Effingham County is a county located in the state of Georgia. Based on the 2010 census, the
population was 52,250. Effingham County was
created on February 5, 1777 from St Mathew and St Philip
Parishes. The county seat is
Springfield. The county is named in honor of Thomas
Howard, the Third Earl of Effingham (1746-1791), who was sympathetic
with the independence movement.
Effingham County is included in the Savannah, GA Metropolitan Statistical Area.
The county is named for Lord Effingham, an English nobleman who was a colonial rights advocate and who refused to take up arms against the revolutionaries.
County QuickFacts: Census Bureau Quick Facts
Effingham County was created in 1777 from the colonial parishes of St. Matthew and St. Philip. Georgia's 4th county was named for Lord Effingham, an English nobleman who was a colonial rights advocate and who refused to take up arms against the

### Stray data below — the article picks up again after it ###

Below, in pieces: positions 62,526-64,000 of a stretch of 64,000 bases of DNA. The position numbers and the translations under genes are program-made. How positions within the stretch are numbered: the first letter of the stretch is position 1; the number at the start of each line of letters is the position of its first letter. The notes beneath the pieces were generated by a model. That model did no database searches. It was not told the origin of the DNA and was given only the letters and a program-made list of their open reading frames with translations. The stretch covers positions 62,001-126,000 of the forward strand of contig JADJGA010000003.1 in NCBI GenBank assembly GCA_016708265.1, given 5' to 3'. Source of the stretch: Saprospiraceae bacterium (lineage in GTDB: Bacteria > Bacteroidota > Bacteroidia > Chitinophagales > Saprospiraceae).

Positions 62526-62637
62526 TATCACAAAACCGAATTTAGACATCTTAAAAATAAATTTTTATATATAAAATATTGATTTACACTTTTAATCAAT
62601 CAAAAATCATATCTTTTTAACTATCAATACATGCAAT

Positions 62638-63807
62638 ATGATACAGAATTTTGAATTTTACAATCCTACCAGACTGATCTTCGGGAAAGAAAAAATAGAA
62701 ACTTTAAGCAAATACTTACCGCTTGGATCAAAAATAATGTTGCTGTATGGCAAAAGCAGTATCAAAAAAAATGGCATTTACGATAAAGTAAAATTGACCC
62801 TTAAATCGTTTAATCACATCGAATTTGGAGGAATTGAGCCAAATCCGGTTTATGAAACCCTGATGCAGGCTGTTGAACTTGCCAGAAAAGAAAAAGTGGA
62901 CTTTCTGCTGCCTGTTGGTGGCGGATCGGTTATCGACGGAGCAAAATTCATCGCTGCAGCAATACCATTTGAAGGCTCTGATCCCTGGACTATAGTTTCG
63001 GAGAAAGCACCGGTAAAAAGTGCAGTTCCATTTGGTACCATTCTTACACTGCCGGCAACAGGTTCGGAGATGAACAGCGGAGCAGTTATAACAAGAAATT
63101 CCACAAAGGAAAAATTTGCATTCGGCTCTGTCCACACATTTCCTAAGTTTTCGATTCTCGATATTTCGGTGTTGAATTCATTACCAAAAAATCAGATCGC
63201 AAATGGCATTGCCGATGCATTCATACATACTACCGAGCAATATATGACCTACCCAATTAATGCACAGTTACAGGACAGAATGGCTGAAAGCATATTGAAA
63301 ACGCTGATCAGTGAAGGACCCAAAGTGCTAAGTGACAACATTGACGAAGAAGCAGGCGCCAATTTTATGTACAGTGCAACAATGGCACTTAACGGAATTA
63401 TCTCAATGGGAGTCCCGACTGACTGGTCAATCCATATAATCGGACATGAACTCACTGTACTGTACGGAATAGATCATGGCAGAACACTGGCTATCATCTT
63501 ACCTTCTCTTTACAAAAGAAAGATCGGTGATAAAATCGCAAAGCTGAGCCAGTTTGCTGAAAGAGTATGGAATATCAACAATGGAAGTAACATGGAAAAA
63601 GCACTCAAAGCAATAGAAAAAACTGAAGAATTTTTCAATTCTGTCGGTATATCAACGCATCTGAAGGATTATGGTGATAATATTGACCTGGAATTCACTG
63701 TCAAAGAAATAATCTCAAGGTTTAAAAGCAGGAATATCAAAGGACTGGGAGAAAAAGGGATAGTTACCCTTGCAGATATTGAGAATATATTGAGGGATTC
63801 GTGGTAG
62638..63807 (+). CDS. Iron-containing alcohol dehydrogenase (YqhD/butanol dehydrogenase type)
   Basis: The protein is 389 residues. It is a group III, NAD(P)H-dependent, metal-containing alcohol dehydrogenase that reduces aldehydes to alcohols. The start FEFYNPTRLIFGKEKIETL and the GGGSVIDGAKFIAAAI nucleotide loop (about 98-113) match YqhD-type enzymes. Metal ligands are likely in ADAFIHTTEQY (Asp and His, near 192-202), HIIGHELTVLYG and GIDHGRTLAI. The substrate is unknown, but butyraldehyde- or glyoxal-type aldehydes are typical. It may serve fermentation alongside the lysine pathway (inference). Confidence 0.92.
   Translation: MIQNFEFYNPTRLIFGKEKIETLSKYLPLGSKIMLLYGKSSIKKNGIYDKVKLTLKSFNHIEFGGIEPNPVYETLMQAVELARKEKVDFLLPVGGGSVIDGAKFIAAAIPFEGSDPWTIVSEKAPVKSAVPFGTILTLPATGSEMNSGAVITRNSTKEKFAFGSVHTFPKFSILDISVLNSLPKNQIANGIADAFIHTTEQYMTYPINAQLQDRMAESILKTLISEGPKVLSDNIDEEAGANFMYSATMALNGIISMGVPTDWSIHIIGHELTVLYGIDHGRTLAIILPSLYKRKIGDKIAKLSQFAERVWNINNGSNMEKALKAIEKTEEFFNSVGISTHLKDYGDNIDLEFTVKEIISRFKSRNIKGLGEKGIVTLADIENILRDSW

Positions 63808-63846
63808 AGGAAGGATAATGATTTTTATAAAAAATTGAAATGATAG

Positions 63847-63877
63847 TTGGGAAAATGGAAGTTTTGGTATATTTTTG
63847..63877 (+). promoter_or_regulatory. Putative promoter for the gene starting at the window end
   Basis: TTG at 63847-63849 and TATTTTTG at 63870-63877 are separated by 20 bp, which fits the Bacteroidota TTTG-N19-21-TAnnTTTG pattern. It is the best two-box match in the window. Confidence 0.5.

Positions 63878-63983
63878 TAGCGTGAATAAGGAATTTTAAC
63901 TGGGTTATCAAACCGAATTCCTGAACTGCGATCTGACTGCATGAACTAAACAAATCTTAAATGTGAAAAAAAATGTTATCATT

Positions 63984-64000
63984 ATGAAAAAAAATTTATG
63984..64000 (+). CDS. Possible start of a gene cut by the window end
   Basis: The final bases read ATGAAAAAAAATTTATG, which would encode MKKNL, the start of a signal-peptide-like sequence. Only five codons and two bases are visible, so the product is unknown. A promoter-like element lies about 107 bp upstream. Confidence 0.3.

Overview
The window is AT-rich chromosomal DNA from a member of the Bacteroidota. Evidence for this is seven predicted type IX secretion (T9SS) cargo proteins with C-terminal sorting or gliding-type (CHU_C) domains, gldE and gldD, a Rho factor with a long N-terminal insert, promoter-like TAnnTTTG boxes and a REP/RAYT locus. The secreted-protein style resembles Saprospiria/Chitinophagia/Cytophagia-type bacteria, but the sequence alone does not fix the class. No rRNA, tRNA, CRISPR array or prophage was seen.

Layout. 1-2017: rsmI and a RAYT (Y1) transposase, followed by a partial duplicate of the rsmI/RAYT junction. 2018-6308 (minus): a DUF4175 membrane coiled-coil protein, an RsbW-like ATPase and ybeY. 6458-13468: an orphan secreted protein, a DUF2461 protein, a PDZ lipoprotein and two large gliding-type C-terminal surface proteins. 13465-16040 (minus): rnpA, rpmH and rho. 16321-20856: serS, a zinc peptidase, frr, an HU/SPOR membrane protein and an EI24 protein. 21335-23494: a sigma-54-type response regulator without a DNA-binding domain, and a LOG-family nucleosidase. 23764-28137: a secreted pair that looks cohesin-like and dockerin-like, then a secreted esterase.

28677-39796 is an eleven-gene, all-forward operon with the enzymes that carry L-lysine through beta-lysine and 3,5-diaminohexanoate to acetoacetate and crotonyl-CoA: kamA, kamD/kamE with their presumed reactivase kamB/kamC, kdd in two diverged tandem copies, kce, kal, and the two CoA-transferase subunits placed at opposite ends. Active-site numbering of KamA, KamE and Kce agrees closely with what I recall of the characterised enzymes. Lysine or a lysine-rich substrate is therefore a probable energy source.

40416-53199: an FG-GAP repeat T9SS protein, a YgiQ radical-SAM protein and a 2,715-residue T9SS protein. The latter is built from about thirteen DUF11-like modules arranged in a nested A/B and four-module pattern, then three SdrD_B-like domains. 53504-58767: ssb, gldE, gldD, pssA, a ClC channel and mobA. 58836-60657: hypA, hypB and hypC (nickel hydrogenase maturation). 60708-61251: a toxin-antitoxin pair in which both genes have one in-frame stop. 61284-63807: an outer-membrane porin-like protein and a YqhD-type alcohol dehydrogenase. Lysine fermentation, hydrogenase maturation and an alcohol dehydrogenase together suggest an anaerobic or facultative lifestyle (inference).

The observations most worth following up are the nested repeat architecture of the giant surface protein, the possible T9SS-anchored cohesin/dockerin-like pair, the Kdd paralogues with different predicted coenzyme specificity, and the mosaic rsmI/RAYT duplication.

Effingham County is one of the oldest settlement areas in America. The Lutheran Salzburg community established in 1734 at Ebenezer (German for "Stone of Help"), was the second settlement in Georgia.
There are several buildings and sites on the National Register of Historic Places in the county. These include the Effingham County Courthouse, the New Hope AME Church, the Guyton-Whitesville Historic District, the Jerusalem Church, and the New Ebenezer Town site.
A length of the 314-mile long Savannah River forms Effingham County's eastern border, separating it from South Carolina.
As reported by the Census Bureau, the county has a total area of 483 square miles (1,250 km2), of which 478 square miles (1,240 km2) is land and 5.2 square miles (13 km2) (1.1%) is water.
Effingham county is located in east Georgia. The county is in the Savannah River basin and the Ogeechee River basin.
Bordering counties are as follows: